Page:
At this rate, the “Stop Online Piracy Act” isn’t going to be passed any time soon.
Four hours into the second hearing on the controversial anti-piracy bill, the bill’s primary architect and the hearing’s leader, House Judiciary Committee Chair Lamar Smith (R-TX) admitted temporary defeat, calling a recess at just before 2 pm ET.
At that point, only the first four of about 60 amendments to SOPA had been debated, and only two accepted by lawmakers, including the one Smith himself introduced that would narrow the definitions of websites that could be blocked under the bill. If this pace continues, the markup hearing will last several days.
Ahead of the hearing, Smith released a statement saying the bill had “broad bipartisan support,” but admitted that it could be a lengthy fight to get it passed.
“[W]hile I am hopeful that the bill will be approved on Thursday, the committee is prepared to extend the markup into Friday,” Smith said, Politico reported.
The slow pace of the markup hearing is arguably worse for SOPA supporters, including Hollywood and the AFL-CIO, as opposition is likely to mount the longer the hearing drags on.
The House Judiciary Committee needs to vote to move the bill out of committee and to the entire House floor for a vote before it can take another step towards passage.
A coalition of opponents of the bill, including Google, Facebook and Demand Progress, were hoping to kill SOPA in the cradle and avoid the hearing in the first place by encouraging constituents to flood Congress with calls against it.
Now that the markup hearing is underway, SOPA opponents best hope is getting enough members of Congress to move against it, introducing amendments and motions to slow the process down, which is precisely what they’re trying to do.
“The public doesn’t know in many cases what’s even in this amendment,” Lofgren said, “We’ve only had one hearing, with only one witness present in opposition. We ought to have a hearing on the amendment.”
Nonetheless, after the reading of of Smith’s amendment, the House voted unanimously to accept it, despite the fact that numerous critics of the legislation don’t believe it does enough to address their concerns that the bill is fundamentally flawed and could resulted in the forced, prolonged shutdown of law-abiding websites and small businesses.
Another amendment designed to exclude U.S. websites operating under U.S. jurisdiction from SOPA’s domain was briefly introduced by Rep. Steve King (R-IA) then quickly withdrawn after other members raised questions about whether the definition was too narrowly drawn.
Rep. Jared Polis (D-CO), the only member of Congress present at the hearing with any tech experience, having founded several web companies, introduced two amendments: one to exclude universities and non-profits from being subject do having to shut down their own domain servers if accused of piracy under SOPA, and the other to exempt dynamic IP addresses, such as those found on web-enabled printers. Both were voted down.
Polis pointed out that SOPA and Smith’s amendment already excluded certain operators of sub-domains, such as GoDaddy.com, from being subject to shutdowns under SOPA.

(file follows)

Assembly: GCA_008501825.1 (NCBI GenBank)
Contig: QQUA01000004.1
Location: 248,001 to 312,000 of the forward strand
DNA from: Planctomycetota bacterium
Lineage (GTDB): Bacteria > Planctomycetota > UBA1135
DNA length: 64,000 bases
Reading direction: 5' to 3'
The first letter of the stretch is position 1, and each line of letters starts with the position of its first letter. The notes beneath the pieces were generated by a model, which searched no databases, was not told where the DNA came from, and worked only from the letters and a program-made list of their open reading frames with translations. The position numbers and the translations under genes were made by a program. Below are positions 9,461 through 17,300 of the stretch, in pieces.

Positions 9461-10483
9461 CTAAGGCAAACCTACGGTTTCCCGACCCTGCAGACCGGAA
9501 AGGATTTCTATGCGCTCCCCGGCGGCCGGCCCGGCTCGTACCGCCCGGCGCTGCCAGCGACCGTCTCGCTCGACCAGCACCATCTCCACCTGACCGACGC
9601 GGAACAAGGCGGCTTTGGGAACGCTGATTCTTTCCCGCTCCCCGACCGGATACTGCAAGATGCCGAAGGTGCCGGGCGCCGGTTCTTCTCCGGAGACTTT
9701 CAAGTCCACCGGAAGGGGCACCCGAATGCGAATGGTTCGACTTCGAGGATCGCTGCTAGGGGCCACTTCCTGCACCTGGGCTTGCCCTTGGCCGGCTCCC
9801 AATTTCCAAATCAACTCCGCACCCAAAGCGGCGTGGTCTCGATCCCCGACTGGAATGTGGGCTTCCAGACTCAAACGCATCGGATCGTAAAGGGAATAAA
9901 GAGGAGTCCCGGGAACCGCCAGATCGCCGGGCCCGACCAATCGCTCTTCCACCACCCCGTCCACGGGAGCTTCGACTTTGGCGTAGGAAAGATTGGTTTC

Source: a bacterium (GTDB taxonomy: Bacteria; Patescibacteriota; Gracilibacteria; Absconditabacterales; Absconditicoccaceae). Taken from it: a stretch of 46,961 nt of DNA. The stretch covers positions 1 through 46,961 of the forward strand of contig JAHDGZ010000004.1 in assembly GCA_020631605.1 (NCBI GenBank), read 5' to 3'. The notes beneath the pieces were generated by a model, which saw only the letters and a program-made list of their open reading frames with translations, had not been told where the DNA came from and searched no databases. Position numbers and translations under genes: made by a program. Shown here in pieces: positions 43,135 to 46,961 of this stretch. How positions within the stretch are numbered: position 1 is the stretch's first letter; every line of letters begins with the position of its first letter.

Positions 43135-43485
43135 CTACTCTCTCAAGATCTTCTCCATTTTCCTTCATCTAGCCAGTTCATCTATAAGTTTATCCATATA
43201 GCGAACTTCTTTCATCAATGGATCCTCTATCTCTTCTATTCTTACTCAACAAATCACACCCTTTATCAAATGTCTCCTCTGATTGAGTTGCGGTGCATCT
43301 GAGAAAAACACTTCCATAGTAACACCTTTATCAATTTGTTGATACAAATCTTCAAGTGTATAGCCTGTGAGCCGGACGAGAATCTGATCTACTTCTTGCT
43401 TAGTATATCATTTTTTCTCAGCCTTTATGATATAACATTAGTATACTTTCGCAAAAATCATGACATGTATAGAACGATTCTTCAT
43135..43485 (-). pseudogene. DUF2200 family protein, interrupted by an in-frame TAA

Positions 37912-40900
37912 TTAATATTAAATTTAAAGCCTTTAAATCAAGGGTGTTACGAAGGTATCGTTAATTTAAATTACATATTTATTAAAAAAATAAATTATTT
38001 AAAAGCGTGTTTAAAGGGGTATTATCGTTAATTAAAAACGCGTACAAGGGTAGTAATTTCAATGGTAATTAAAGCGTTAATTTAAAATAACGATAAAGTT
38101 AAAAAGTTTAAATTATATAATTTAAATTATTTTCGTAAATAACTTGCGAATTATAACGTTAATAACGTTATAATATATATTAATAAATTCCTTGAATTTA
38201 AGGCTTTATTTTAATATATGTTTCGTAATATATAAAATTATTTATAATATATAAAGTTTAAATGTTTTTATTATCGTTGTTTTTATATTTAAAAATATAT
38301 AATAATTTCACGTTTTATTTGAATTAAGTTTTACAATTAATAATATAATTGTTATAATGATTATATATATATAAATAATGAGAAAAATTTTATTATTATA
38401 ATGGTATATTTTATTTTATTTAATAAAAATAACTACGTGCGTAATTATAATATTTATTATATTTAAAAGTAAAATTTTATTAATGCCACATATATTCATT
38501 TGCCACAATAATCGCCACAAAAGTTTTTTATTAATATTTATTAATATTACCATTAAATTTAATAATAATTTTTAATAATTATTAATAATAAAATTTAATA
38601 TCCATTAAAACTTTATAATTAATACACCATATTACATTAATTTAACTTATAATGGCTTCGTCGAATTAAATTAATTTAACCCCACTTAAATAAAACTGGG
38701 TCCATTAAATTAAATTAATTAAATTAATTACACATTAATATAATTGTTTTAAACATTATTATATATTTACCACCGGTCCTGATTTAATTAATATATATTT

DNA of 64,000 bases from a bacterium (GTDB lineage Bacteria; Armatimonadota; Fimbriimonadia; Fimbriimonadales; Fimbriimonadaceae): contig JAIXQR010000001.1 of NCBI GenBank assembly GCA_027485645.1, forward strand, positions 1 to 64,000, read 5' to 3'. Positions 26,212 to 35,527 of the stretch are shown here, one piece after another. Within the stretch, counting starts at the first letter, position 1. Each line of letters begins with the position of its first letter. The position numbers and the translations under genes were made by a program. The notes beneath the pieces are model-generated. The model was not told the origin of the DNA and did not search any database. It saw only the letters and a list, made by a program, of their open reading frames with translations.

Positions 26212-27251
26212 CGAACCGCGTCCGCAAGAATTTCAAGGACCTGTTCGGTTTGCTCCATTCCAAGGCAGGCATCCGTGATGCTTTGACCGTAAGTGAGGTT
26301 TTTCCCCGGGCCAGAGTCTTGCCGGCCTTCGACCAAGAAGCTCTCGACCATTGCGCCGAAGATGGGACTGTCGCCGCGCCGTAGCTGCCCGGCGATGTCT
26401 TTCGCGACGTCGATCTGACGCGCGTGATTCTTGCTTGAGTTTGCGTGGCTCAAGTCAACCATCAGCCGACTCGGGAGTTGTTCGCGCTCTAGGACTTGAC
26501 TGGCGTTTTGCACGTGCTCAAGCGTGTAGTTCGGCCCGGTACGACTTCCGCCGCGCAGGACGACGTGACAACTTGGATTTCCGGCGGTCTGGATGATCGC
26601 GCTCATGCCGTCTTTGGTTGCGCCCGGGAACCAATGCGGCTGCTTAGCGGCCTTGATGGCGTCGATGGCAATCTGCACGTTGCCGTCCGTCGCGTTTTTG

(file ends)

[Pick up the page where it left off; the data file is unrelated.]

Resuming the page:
“If companies like GoDaddy.com are exempt, why aren’t non-commercial domain servers exempt?” Polis asked.
Polis also pointed out that the House’s own sub-domain servers could also be subject to shutdown if they were the accused of copyright infringement.
Rep. Mel Watt (D-NC), one of the bill’s most vociferous defenders, countered that Polis’s exemption would essentially give universities and non-profits immunity from copyright-infringement claims.
“If they are stealing my property, they shouldn’t be allowed to do it,” Watt said. “It doesn’t matter if they’re a university, a non-profit, or whoever. If we were doing it in the House, it still wouldn’t be legal. Give me break!”
Watt, who openly admitted he was an “old-fashioned guy,” earlier compared the Internet to Las Vegas, saying there were some who thought that it should remain essentially lawless “what goes on there stays there,” but that it should be treated more like a “pawn shop” and subject to raids from law enforcement.
Over and over again, opponents of the bill repeated the phrase that at the very least, the bill “wasn’t ready for prime time,” because it hadn’t included the input of technical experts, let alone addressed their complaints or concerns, and that there was no reason to rush it through the House.
Still, Rep. Hank Johnson (D-GA), pointed out another reason for urgency.
“The House feels like it’s time to get something done, before we enter into election season,” Johnsons said. “That’s a legitimate political concern.”
However, he added: “I’m troubled we are making a decision without adequate data,” and said “haste makes waste.”
Broadly speaking, SOPA would give the U.S. Justice Department the power to seek court orders forcing U.S. websites and payment companies to cut off all ties with foreign-based domains accused of hosting pirated content.
The hearing started-up again at 3:00 pm ET. Stay tuned.
Correction: This article originally misattributed the quotes about “old-fashioned guy” and regulating the Internet like a “pawn shop” to Rep. Jared Polis (D-CO), when in fact, they were said by Rep. Mel Watt (D-NC). Thanks to a reader, the error was brought to our attention and has since been corrected. We regret it.